This Saturday, March 6, she and her friends will open the doors to the Palace Theatre, 2384 James St., for an event they are calling Hands for Haiti. Between 7 and 10 p.m., there will be lots of music and poetry, and art worthy of the cause they seek to serve. Admission is $20, with a special rate of $10 for students. The group hopes to raise $10,000 and send it to the Lambi Fund, which has been supporting grass-roots efforts for sustainable development in Haiti since 1994.
A former Paris correspondent for The Washington Post, Lorentzsen got involved after the earthquake for very personal reasons. “My best friend from college, Katya Pischalnikova, works in Haiti for the United Nations. She was in that UN building that you saw on the TV, the one that collapsed, and she was trapped in the building for hours.”
Motivated by her friend’s close call, she began to speak with others concerned with Haiti. They organized an earlier benefit at SPARK Art Space, 1005 E. Fayette St., that raised more than $1,000 to benefit Partners in Health, the health promotion group started by Dr. Paul Farmer.
Once Lorentzsen and her friends began to talk up the idea for a larger benefit, they found that musicians couldn’t wait to volunteer their services. “We contacted the Eastman School of Music and the Society for New Music,” she said. “They were just wonderful.”
Musicians who are participating include folk duo Karen Savoca and Pete Heitzman, blues-jazz band Dave Hanlon’s Cookbook, a classical ensemble from the Society for New Music, jazz musicians Dariusz Terefenko and Andrew Russo, folk-Brazilian duo Jeffrey Pepper Rodgers and Josh Dekaney, retired Syracuse Symphony Orchestra member flautist John Oberbrunner with high school flute players, and folk-pop Ruben Lee with band.
In addition to the music, there will be poetry performances by SU poet and associate professor of writing Arthur Flowers, and an update on Haiti from local Haitian-American architect Kenel Antoine.
Lorentzsen spent a long time deciding which organization should receive the fruits of the generosity of the Syracuse community. “We thought about the Red Cross, like everyone else,” she said. “But a lot of Haitians we spoke to suggested other organizations. I wanted to find an organization that was Haitian-driven, very grass-roots and worked with women, because it’s been found that when women are involved in development efforts, things work better.”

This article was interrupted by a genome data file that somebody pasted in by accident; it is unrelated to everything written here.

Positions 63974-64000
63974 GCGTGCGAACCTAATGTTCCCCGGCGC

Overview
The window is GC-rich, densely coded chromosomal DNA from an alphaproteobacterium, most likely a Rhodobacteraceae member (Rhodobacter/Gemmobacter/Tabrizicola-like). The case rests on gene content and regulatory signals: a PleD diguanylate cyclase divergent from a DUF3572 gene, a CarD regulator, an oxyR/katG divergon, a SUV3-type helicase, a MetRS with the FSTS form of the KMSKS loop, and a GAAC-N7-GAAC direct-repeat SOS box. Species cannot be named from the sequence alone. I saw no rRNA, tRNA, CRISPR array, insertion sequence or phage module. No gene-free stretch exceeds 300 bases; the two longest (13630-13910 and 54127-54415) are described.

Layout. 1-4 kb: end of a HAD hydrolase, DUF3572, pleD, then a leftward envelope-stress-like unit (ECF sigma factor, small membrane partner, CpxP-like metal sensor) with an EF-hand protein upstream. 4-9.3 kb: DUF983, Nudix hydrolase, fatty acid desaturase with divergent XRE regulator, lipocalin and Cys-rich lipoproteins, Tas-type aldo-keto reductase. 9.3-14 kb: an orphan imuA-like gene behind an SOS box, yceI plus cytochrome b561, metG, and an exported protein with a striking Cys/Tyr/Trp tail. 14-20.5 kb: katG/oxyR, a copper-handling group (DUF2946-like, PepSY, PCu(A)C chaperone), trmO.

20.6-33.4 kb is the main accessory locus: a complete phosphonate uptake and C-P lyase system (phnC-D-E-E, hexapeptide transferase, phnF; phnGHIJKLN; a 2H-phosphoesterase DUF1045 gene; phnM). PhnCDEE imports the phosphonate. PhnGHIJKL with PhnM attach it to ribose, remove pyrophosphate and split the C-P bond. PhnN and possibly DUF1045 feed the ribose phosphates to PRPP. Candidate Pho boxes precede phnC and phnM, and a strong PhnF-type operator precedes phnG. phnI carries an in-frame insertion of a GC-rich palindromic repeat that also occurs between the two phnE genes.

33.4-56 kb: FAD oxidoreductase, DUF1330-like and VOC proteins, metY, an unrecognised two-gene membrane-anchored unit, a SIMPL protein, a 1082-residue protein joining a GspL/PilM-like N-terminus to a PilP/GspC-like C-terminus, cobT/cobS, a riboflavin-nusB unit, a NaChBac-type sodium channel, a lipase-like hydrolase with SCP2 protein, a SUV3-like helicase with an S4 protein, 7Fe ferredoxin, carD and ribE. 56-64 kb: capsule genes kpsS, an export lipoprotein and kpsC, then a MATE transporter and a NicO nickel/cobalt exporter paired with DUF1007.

After hours of research, she found the Lambi Fund for Haiti, which she believes will help Haitians fulfill their own dreams for sustainable economic development. Lambi Fund derives its name from the Creole word for the conch shell, which was used to alert slaves during the slave rebellion against French colonial rule in 1791.
The Lambi Fund has been operating in Haiti since 1994. “They are doing immediate relief now, but their focus is on long-term development,” noted Lorentzsen. “This isn’t a bunch of governments coming in and saying what should be done. It’s not a group of North Americans coming in and saying what should be done.”
Lambi Fund is primarily involved with supporting peasant organizations. It was formed in 1994 with the stated mission of assisting “the democratic popular movement in Haiti.” The group has an annual budget of $1 million, which they expect will double this year due to the earthquake, and they work only in one country—Haiti.
By comparison, the Clinton Bush fund for Haiti, set up by the two former presidents at the request of President Barack Obama, raised $31 million in its first month of operations. The American Red Cross raised $32 million for Haitian relief through its text message donation program alone.
Events like Hands for Haiti are springing up all over the United States. Here in Syracuse, Erika Lorentzsen is as amazed as she is pleased with the response. “The people at the Palace have been just great with us,” she noted. “They gave us such a great deal. The only thing they are going to make money on is the sales at the bar.” So drink up, folks.
“I was waiting for the right opportunity to do something for Haiti,” said Palace owner Michael Heagerty. “It seemed like a good place to put my energy.”
In other Haiti-related news, Cicero’s Abundant Life Christian Center, will send 30 people there on March 6. According to church leader Joseph Coudriet, the team will assist a Haitian church in finishing the demolition of their damaged church, and will serve in the church’s medical clinic.